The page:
Pneumococci (Streptococcus pneumoniae) aren't the most affable of bacteria. They make antimicrobial agents such as bacteriocins and bacteriolysins that are directed not, as is the usual case, against other species, but against their own. This phenomenon, dubbed fratricide has been linked to the competence status of the bacteria, i.e., to the ability of the bacteria to take up extracellular DNA. The killers are competent cells, and those that get killed are ones that have not become competent.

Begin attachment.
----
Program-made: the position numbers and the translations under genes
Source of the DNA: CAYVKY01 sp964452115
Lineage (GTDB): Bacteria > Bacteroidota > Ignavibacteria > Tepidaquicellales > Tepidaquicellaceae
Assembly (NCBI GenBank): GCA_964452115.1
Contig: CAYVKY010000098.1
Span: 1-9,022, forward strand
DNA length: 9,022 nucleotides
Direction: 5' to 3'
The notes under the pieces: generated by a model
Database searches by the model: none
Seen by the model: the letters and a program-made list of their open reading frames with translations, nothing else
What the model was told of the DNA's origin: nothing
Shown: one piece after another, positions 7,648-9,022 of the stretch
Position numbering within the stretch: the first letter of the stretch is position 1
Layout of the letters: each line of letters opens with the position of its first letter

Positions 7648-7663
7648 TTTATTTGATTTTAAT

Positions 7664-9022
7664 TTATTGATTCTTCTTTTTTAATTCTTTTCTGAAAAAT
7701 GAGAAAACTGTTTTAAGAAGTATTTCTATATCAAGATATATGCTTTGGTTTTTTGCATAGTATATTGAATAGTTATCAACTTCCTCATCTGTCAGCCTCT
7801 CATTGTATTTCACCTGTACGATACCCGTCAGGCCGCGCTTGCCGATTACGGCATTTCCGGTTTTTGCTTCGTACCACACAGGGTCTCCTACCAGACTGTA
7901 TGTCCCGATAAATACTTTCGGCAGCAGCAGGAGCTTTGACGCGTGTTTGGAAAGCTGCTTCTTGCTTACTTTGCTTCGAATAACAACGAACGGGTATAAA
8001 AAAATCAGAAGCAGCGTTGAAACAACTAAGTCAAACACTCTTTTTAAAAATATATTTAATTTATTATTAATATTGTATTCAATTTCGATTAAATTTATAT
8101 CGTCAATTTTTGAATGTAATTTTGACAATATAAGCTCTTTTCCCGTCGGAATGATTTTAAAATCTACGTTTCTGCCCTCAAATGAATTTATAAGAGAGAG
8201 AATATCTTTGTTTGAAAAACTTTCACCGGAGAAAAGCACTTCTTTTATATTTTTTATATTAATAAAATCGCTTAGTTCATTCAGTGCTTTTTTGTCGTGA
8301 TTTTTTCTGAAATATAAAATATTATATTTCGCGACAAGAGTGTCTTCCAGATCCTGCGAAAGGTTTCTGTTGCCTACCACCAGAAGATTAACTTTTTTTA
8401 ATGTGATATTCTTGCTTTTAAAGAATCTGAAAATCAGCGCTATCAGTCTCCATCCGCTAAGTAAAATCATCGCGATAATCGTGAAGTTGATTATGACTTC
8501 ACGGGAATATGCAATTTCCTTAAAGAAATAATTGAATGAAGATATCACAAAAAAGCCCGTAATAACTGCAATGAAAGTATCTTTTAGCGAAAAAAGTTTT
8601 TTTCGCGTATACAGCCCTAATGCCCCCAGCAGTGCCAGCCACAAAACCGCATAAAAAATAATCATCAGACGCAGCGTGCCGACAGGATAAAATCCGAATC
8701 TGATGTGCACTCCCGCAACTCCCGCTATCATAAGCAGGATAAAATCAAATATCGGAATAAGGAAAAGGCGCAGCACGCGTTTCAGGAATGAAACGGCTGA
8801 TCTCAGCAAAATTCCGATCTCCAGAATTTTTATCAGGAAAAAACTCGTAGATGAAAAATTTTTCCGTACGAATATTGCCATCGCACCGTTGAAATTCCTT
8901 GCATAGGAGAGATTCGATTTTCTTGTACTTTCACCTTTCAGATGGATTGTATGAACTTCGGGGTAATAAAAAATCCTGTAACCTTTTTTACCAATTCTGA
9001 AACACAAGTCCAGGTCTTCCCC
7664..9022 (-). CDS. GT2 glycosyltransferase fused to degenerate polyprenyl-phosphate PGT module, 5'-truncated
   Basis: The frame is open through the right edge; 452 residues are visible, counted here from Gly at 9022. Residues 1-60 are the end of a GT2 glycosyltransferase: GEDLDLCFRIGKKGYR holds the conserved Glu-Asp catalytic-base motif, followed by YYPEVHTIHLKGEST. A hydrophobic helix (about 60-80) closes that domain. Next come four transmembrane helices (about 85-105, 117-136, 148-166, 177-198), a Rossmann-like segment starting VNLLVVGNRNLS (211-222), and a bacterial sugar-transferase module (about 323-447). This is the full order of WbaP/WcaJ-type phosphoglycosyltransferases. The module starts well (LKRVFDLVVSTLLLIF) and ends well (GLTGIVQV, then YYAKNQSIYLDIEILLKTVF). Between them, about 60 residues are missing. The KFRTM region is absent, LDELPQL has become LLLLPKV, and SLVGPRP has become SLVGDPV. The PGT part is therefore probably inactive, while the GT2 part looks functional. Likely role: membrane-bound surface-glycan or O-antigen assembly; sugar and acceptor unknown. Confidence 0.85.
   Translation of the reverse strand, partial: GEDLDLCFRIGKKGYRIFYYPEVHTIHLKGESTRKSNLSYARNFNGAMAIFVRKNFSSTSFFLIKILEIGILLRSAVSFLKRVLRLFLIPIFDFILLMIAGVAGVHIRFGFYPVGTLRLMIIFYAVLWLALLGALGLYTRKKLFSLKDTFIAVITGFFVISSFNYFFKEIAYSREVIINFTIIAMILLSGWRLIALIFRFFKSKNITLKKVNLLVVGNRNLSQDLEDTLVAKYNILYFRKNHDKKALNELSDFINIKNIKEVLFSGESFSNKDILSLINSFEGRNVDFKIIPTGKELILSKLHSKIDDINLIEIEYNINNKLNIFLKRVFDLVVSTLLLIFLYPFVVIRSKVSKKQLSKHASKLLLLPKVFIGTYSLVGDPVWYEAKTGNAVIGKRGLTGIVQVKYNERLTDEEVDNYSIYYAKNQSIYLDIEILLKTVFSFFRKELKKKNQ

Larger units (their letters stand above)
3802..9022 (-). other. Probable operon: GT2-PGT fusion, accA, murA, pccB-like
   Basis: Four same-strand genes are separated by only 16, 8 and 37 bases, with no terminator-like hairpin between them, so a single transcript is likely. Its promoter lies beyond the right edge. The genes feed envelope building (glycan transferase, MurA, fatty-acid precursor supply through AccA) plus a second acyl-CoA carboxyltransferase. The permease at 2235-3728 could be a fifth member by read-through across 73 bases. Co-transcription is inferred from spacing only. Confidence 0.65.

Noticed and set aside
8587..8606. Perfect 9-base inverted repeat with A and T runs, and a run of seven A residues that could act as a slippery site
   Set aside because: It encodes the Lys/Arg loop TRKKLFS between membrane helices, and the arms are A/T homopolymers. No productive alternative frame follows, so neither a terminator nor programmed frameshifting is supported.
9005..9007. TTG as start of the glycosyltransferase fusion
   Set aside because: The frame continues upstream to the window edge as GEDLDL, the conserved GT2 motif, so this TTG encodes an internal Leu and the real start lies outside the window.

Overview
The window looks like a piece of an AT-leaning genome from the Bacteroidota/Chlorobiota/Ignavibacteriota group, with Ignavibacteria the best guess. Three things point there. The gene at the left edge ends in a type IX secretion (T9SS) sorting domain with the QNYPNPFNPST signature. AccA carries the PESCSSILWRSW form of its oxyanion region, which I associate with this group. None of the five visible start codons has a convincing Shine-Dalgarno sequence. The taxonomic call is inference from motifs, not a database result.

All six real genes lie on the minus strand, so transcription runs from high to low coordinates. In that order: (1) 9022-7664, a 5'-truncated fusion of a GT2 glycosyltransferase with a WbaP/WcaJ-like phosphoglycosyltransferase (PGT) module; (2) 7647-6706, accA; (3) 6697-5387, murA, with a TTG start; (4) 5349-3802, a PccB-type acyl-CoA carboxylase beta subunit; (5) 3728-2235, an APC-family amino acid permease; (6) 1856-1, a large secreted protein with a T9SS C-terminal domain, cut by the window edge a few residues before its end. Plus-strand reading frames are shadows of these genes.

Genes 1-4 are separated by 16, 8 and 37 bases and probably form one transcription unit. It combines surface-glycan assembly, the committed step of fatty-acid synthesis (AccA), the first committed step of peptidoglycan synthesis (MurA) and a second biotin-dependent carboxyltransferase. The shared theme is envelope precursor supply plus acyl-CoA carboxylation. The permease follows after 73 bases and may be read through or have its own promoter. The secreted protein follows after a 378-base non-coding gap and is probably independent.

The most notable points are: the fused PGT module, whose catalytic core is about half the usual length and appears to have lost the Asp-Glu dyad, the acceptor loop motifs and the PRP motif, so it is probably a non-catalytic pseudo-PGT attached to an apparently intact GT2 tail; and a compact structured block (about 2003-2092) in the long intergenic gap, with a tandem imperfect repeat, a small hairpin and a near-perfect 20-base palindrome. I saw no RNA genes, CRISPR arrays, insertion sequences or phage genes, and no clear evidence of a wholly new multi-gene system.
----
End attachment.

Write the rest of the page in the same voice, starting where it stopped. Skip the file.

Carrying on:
In a recent review, Claverys, Martin and Håvarstein discuss several facets of streptococcal fratricide, concluding that it may well be widespread among the streptococci. Do you want a teleological explanation? The authors speculate that fratricide may be not only a way to increase genetic exchange but also a mechanism for releasing virulence factors that may enhance the pathogenicity of virulent strains.